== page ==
Businesses are charging people hundreds of dollars to help them access their superannuation early to pay for tummy tucks, drug rehab, dental work and IVF.
SuperCare and Super Release Assist both advise and manage applications for people seeking to withdraw funds early to cover expenses ranging from medical procedures to mortgage payments and funerals.
While money in super is generally locked up until the payer reaches 56 to 60 years old, the Department of Human Services allows their release on “compassionate grounds” in “rare cases”, including to treat a life-threatening illness, chronic pain or chronic mental illness. A medical specialist and another doctor must cite a legitimate medical need in each application sent to the department.
Although an individual can apply by themselves, Sydney-based SuperCare and Super Release Assist, located in Hervey Bay, Queensland, advertise services providing “education and personalised guidance” and “professional advice” during applications.
“There’s a socio-economic graph of people in Australia that don’t have the money and they need the surgery, and it’s as simple as that,” SuperCare general manager Zain Merhebe told The New Daily, adding that the typical sum claimed was around $7000 to $11,000.
“It’s their money,” he said.
Watch an online ad for SuperCare below:
Anna Walters, client relations manager at Super Release Assist, said she receives about 10 to 15 calls a week, often from people struggling to pay for dental care.
“I think there’s a real gap in the market with regard to affordable dental treatment in this country,” she said.
Ms Walters, who charges $645 per application, has also helped several clients access their super for rehab retreats aimed at treating depression and substance abuse.
‘Not what super is for’
Ross Clare, a senior researcher at the Association of Superannuation Funds Australia, which speaks for the entire super industry, expressed concern that retirement funds were increasingly being used in circumstances outside the original intent of the law.
“I haven’t seen anything to indicate that it was put in place so that individuals who’ve run out of money could get tummy tucks or IVF,” he said.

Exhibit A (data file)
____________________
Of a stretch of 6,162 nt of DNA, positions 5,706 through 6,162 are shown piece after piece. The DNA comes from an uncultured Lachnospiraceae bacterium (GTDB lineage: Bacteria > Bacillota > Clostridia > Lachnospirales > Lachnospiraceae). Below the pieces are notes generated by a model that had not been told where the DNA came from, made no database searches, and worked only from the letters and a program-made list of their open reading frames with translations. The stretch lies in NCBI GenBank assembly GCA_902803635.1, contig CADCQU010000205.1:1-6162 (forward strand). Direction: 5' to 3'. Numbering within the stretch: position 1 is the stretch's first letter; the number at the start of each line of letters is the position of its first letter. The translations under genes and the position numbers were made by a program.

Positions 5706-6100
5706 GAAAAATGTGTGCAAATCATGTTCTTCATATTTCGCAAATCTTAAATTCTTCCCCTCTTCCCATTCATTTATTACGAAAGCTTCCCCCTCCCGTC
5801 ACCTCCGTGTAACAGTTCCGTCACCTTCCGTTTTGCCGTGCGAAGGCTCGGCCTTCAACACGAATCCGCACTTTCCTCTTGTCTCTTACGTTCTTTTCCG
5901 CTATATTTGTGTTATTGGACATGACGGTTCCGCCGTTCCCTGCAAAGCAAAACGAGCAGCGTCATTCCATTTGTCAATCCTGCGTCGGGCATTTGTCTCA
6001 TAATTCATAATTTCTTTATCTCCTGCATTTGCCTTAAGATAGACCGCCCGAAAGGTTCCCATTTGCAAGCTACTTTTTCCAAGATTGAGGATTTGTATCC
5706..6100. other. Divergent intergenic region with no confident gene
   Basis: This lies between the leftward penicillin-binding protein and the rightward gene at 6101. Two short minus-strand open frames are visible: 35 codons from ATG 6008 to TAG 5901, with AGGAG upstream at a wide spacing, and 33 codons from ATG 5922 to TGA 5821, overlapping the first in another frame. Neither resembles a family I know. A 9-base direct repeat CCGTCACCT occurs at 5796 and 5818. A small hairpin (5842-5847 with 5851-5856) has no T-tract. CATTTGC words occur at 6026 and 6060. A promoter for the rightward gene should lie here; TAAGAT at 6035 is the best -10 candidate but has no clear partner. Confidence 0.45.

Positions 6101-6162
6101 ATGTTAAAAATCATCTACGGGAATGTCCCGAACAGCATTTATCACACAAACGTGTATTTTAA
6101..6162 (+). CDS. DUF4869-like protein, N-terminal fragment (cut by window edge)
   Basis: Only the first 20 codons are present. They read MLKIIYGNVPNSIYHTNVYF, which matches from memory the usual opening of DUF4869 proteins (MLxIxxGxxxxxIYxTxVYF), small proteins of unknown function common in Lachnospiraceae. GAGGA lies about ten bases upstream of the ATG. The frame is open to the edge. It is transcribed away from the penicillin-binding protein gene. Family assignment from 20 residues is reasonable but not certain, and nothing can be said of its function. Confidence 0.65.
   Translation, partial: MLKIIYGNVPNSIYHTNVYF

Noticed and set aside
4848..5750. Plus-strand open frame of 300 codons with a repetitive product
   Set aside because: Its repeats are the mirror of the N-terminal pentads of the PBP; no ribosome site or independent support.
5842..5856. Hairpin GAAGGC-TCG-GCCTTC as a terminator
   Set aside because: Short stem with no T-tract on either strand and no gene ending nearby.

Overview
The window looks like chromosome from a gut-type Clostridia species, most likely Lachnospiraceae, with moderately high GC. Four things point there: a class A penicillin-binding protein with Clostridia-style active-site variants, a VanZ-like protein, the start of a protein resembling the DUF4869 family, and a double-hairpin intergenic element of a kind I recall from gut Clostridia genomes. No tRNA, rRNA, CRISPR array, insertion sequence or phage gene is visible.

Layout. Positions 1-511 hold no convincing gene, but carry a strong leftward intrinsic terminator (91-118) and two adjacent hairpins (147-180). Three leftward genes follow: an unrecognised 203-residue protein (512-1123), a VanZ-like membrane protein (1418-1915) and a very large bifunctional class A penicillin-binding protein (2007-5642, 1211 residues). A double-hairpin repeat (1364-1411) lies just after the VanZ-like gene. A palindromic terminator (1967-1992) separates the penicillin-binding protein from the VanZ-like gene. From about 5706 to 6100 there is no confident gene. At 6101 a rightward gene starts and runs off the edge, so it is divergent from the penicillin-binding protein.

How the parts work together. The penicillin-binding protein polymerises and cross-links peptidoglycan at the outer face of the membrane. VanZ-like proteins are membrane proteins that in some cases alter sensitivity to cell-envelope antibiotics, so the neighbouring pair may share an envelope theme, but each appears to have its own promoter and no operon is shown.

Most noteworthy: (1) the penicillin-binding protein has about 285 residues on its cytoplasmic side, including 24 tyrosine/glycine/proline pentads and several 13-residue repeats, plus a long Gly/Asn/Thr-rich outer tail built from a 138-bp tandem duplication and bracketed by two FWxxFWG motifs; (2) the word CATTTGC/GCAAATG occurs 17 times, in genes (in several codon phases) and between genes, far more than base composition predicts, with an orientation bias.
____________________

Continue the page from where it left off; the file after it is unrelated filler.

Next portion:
Mr Clare said it was potentially a conflict of interest for firms to recommend certain medical professionals to clients who need a diagnosis for their application.
“There’s a bit of mutuality in that,” he said. “They refer to those doctors who will routinely find cases of chronic mental illness.”
Human Services has seen an explosion in applications for early super release on compassionate grounds in recent years, with 37,105 requests received in 2016-17, compared to some 19,000 three years previously. The department approved a little over half of applications lodged the last financial year, releasing more than $290 million.
“The legislation does not prevent companies like SuperCare providing such a service,” a DHS spokesman said. “Applications that are assisted by third party companies are processed under the same criteria as those that are lodged without this assistance.”
Cosmetic surgeries such as tummy tucks and breast reduction can be justified on physical health grounds – for example, chronic back pain – while IVF may be accepted as necessary to treat mental distress.
Laith Barnouti, who practices at Plastic Surgery Sydney, said he deals with one to two cases a month, often for excess skin removal or breast reduction. Sydney-based plastic surgeon Darryl Hodgkinson said he sees about three cases every month for procedures such as rhinoplasty and tummy tucks.
“We don’t say come on in, you might be able to get your super,” Dr Hodgkinson said. “They seem to know they can get it through their super.”
Both doctors insisted all procedures have legitimate medical justifications, while Mr Merhebe and Ms Walters rejected any suggestion of super being used for trivial reasons. Mr Merhebe said his company provided a valuable service for people with unmet medical needs and insisted none of its medical partners received payment of any kind.
“For some women, they say, ‘You know what? There’s no point having superannuation if I can’t leave it to somebody, I want to have a child’,” he said, noting that its $680 fee was only charged after a successful application.
“That’s a medical condition, they don’t choose to be infertile.”
John Power is a Melbourne-based investigative journalist.